How to get the middle name from a full name? We’ll show you various formulas for splitting the middle name. Use the combination of MID, LEN, and TRIM function!
In this article, we’ll differ from the normal way and introduce the easiest method first. Don’t worry; later, we’ll explain the regular method using built-in Excel functions.
Get the middle name from the name using VBA
In the example, we’ll use the Extract_Nth_Word function!
This is our favorite elixir! We want to save your time and using the fastest method.
Let’s see the syntax and the arguments!
We have to add only two parameters to get the middle name:
- cell_reference: the position of the cell which contains the full name
- nth: the number of the word in the string, that we want to extract
We’ll publish the source code soon. Meanwhile, use our free Excel add-in! Use the TextLeft and TextRight user-defined functions. Both of them are available in DataFX, our free UDF library.
If you have time enough, read the basic example below and use the regular functions.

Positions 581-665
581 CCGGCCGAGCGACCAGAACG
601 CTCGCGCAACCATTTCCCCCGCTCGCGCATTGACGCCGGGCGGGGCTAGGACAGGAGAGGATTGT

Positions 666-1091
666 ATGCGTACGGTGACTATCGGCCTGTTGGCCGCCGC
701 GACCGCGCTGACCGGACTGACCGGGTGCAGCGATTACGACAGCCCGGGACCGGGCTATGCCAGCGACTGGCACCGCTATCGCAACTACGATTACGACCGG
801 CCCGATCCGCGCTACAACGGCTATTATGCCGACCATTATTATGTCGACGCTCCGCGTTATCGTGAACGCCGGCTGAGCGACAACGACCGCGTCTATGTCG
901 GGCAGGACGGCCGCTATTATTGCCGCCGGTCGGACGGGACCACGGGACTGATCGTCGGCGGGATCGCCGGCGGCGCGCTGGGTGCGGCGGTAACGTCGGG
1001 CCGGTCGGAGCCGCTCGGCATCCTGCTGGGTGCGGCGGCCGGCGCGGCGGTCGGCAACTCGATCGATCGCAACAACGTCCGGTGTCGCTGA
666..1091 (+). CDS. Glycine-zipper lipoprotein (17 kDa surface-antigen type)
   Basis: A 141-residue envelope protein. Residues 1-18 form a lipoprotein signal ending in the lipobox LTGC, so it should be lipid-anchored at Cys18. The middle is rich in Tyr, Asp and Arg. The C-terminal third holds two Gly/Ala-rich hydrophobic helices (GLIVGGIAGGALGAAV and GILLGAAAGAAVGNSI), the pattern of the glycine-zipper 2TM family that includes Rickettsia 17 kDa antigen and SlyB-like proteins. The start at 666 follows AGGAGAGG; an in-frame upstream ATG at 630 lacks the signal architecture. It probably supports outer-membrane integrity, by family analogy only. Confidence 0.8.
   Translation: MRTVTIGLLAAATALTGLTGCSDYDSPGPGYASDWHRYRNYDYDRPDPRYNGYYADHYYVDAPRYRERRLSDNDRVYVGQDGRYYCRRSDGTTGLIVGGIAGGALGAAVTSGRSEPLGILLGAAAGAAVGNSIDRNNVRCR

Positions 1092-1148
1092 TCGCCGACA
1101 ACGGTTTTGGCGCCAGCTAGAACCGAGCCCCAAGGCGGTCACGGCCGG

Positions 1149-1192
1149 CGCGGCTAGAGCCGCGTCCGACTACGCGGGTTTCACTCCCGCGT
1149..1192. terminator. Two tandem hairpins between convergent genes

Generic Formula to extract the middle name
It seems this formula a little bit outdated.
Before we start the string manipulation, we need to get the first and the last name.
In the example, our initial data set contains the following:
- we have the full name in column A
- column B contains the first name
- the last name placed in column C
Use the formula that looks like this:
Let’s see the main point of the formula! For reasons of simplification, we’ll split the formula.
The MID function cut text from the full name out. It starts from the first character until the length of the first name.
Let’s examine the following formula which gives the equivalence.
Total characters extracted = length of the full name – (length of the first and last names)
Tip: Formulas should be drafted in plain language.
All right, the formula extracts all text between the first name and the last name.
What about extra spaces? The result contains additional spaces. To remove them, we’ll use the TRIM function.
The possible outputs:
- The MID function gets the middle name (with space on the left and the right side), and TRIM removes the extra space.
- What about multiple middle names? If we have multiple middle names in the original string, the MID function will display all middle names. As we mentioned above, the TRIM cuts the extra spaces from both sides of the middle name.
- When the middle name does not exist in the full name the formula returns with an empty string.